Wax can be found in numerous places around the home, from the candles that set the atmosphere to the finish on our wooden furniture pieces. Because of these multiple applications, the variety of wax products requires different methods of cleaning. For example, to remove waxy finish buildup from antique furniture, you need naphtha, a solvent similar to paint thinner. For spilled candle wax, however, you may need an application of acetone for proper cleanup. Knowing when and how to use these two products can protect your home from waxy stains.
Ventilate your work area by opening windows or activating exhaust fans. You may also choose to work in an outdoor area or a garage. Naphtha produces a strong odor.
Wear protective gloves when working with strong chemicals such as naphtha. Dampen a soft cloth with naphtha; use as little chemical as possible so as not to saturate the wood surface.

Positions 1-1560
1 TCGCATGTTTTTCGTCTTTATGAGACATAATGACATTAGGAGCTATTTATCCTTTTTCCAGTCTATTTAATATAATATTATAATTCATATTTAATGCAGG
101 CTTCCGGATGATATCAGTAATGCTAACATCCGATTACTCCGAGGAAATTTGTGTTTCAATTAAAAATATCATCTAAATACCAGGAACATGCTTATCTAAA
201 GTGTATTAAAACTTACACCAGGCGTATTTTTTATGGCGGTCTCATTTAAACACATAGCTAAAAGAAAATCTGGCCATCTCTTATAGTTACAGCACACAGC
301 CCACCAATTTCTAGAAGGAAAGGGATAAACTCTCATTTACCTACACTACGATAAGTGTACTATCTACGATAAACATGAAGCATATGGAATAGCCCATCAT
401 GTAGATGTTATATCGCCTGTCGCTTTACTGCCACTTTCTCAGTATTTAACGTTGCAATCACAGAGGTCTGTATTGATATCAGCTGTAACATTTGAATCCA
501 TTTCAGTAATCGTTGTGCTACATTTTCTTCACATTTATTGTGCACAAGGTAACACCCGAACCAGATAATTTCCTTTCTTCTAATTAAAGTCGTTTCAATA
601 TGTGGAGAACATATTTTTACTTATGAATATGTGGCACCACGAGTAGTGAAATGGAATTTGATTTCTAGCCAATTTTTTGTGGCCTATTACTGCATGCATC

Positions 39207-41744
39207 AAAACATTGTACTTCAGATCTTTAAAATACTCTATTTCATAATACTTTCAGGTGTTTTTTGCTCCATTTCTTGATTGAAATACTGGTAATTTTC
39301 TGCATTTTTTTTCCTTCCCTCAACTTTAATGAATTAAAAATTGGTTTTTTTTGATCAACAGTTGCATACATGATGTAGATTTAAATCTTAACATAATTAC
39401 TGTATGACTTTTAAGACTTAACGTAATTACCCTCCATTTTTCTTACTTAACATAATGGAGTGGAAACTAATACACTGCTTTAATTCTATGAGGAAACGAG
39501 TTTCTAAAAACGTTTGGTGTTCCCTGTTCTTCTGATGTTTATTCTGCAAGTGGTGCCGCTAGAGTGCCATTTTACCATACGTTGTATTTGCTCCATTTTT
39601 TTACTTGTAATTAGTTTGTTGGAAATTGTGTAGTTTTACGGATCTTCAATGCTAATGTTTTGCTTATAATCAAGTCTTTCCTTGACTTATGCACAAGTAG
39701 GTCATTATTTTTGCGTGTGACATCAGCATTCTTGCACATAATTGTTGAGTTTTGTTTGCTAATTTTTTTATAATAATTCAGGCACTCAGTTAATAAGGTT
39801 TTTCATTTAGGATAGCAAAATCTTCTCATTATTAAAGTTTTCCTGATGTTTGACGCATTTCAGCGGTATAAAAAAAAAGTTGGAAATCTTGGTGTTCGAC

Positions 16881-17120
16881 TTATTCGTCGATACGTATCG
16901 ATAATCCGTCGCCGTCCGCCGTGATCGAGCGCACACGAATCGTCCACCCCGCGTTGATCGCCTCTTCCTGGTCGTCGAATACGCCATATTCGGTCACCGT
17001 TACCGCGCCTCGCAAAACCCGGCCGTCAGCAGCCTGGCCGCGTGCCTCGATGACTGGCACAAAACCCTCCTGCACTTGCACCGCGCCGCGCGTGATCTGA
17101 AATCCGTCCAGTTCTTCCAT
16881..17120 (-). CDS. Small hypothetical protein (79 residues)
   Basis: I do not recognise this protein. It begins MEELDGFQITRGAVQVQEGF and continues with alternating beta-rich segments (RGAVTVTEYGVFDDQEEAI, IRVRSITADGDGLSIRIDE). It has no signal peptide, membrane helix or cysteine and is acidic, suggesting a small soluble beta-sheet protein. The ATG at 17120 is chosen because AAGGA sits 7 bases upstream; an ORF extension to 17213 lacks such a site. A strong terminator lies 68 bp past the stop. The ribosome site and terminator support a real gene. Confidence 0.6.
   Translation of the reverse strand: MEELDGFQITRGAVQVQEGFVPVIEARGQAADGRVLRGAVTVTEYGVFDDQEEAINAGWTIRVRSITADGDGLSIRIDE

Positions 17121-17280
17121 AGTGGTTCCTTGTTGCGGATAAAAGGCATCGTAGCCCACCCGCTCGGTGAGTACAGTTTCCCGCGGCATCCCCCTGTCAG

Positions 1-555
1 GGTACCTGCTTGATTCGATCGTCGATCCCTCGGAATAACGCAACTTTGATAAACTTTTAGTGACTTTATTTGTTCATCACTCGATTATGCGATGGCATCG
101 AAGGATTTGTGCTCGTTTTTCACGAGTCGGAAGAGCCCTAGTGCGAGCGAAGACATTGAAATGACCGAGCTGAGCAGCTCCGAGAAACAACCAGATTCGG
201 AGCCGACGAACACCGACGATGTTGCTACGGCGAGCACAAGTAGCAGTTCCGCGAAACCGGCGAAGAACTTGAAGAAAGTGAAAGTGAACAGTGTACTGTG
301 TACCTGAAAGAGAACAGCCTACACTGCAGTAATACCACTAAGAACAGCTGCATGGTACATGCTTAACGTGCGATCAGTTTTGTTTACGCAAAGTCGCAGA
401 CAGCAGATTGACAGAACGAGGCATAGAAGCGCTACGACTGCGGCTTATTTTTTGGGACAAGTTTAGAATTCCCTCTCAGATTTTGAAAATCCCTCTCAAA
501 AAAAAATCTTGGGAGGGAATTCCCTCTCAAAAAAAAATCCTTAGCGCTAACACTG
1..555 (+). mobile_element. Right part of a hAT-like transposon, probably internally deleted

Lightly rub the naphtha onto the wooden surface to dissolve or remove waxy buildup. Apply more naphtha to the cloth as needed to cover the entire area.
Wipe down the area with a dry cloth to remove excess naphtha. If necessary, buff the area to remove any haze left behind by the cleaner. Continue applying until all waxy residue is removed.
Ventilate your work area by opening windows or activating exhaust fans. You may also choose to work in an outdoor area or a garage. Acetone produces a strong odor.
Saturate the spilled wax with acetone. On small spots, soak a soft cloth in the chemical and rub it directly onto the wax spot. Allow the acetone to sit on the surface for five minutes to soften the wax.
Remove loosened wax with a flat-edged scraper or scrub brush. If it will not harm the surface, scrubbing with #0000 steel wool or fine-grit sandpaper can also help to remove loosened wax.
Repeat acetone application and scrubbing until all wax is completely gone. Rinse the area with a rag dampened in clean water to remove residual acetone.